Ultimately, it’s up to you to actively pursue your own continuous learning, professional development and career development. The fit of an organization’s culture with your personal goals, values and work style is something you need to assess for yourself.
Here are some questions you can ask yourself to help focus your self-assessment:
- What am I curious about right now?
- What do I need to learn to keep up with the changes in my unit/department?
- What strengths would I like to leverage more fully?
- What do I want to get better at?
- What are my career goals for the next 3-5 years?
Join us on November 1 for Grasstops and Influencer Engagement
Influential advocates help you validate policy arguments and build relationships for your organization. Cultivating powerful allies and building a strong community of leaders can increase your odds of winning your next public policy battle. Join us to hear from associations and corporations who have successfully used grasstops advocates and key influencers to support their advocacy efforts both in-person and online.
Emerging Leader Spotlight: Mark Fisher
Tell us a little about how you got to the American Heart Association and how you got involved in working in public affairs.
I think a lot of things converged at the right time. Both of my parents worked in the medical field, which is how I got interested in public health. I’ve also always had an interest in politics and policy making, so I both volunteered and worked on political campaigns previously. Finally, when I moved down to D.C. for school, I had a couple public health advocacy internships, which allowed me to meet others in the field, including contacts that led me to the AHA.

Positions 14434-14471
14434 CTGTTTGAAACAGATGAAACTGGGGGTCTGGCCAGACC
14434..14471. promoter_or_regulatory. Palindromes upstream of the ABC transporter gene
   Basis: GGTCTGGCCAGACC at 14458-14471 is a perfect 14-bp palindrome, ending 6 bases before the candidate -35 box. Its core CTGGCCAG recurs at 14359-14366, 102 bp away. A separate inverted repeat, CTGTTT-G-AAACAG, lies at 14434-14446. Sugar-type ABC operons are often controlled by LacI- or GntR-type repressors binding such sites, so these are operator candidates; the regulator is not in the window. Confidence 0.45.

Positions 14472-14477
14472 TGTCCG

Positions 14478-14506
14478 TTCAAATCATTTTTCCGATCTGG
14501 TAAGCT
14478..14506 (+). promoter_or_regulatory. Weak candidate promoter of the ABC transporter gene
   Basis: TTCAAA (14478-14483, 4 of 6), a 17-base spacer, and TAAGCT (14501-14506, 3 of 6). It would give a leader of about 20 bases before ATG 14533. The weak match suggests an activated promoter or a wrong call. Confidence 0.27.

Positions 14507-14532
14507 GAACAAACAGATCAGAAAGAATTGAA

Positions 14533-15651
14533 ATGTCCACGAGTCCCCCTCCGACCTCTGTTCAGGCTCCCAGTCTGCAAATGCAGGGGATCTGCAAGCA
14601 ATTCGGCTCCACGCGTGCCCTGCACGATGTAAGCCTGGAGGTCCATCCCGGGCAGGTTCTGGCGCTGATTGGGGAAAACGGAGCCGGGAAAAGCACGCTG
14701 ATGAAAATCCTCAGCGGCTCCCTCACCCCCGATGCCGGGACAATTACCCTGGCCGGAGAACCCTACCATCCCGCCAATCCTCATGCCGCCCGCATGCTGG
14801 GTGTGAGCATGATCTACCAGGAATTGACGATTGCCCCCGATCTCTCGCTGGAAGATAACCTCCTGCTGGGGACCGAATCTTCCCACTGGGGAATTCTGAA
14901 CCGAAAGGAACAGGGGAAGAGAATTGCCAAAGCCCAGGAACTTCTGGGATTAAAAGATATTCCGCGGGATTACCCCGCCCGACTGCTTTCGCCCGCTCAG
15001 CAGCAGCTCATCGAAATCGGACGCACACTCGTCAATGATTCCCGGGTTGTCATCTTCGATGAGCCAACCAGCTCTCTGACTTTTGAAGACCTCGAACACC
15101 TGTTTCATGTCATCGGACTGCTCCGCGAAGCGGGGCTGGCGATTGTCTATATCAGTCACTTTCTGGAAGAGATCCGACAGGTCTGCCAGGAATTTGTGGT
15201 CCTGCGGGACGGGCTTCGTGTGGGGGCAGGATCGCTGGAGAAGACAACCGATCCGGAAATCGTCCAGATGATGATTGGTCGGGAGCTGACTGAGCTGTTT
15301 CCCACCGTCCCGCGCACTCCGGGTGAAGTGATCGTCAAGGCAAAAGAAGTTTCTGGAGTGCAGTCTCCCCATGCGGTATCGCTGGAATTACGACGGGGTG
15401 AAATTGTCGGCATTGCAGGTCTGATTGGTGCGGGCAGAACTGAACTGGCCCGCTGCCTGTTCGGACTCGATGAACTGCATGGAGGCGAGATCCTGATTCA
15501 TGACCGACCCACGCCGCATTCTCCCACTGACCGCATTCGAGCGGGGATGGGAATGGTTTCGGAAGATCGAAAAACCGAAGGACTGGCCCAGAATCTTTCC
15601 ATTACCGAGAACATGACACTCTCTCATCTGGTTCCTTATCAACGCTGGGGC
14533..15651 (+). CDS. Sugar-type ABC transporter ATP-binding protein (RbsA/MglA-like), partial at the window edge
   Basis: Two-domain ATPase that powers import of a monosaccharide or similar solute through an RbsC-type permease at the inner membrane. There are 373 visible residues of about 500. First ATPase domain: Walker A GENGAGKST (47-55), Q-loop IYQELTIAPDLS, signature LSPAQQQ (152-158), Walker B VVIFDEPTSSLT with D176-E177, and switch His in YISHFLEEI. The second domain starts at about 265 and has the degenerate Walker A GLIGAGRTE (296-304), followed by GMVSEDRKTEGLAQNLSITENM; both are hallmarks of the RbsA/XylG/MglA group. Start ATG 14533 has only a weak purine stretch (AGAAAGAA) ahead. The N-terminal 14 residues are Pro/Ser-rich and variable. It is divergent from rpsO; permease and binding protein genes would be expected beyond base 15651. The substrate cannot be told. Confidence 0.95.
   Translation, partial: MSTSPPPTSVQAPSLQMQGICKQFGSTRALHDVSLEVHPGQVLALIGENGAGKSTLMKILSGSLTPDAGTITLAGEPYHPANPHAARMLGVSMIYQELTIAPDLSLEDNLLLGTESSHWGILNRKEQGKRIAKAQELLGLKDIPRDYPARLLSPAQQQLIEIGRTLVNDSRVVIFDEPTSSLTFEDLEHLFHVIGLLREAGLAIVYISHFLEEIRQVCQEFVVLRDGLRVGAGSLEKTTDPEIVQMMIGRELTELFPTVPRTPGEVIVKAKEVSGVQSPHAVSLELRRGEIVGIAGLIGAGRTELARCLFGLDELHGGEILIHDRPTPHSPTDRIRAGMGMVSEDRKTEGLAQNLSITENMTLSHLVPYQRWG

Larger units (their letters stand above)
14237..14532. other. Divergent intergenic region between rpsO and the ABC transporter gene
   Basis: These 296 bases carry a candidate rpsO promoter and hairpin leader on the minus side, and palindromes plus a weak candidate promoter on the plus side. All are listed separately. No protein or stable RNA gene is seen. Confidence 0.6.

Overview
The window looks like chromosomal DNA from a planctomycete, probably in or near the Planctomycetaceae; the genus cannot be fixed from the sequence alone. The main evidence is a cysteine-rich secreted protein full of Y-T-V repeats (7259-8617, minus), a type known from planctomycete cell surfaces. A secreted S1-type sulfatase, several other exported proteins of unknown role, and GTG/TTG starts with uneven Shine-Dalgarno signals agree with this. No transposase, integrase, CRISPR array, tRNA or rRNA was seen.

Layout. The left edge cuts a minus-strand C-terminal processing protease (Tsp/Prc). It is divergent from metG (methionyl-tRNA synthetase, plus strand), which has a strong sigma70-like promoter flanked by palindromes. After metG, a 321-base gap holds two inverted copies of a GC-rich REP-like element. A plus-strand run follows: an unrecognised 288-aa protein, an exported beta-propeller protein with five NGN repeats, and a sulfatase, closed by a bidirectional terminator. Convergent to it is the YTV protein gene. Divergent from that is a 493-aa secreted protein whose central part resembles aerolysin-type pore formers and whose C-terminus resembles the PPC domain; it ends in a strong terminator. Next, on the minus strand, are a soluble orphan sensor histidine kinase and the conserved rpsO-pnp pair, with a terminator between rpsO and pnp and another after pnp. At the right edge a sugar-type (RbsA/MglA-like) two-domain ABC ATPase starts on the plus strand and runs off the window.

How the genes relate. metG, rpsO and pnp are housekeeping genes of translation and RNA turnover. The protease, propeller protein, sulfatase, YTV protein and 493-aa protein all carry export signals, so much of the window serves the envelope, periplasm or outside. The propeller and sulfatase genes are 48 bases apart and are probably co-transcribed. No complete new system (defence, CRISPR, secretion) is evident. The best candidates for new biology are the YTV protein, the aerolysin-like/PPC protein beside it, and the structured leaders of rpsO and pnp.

What is your favorite part of working for an association?
I can’t speak for all associations, but my favorite thing about working for the AHA is the commitment to its mission: ending cardiovascular disease and stroke. No matter if you work in advocacy, fundraising, education, or other parts of the association, everyone has the same goal. Also, all the volunteers believe in the mission and are so passionate about it. It’s really what keeps me coming to the office every day.
What do you think your greatest success has been to date?
Modernizing our digital grassroots program. Just a few years ago, it seemed like our digital program was falling a little behind the times, so our team made a conscious decision to find new vendors and implement innovative strategies to bring our program up to 2017 standards. Now, I firmly believe we are well on our way to being a leader in the digital grassroots field.
What advice do you have for newcomers to the public affairs field?
Don’t be afraid to start small and work your way up. When I started at the AHA, I came in at the lowest position in the office and eventually worked my way up to where I am now. I routinely run into recent graduates who don’t have a job but feel they are too qualified for an available position. I think that attitude could be a mistake. The skills I learned in an entry level position were not what I went to school for or even related to my previous experiences, but they are certainly valuable now.
What is your favorite DC eatery?
Cava. Both the fast casual and sit-down restaurant. I know they’ve exploded in growth, but since they started in this area, I still count them as a DC eatery… and they’re delicious.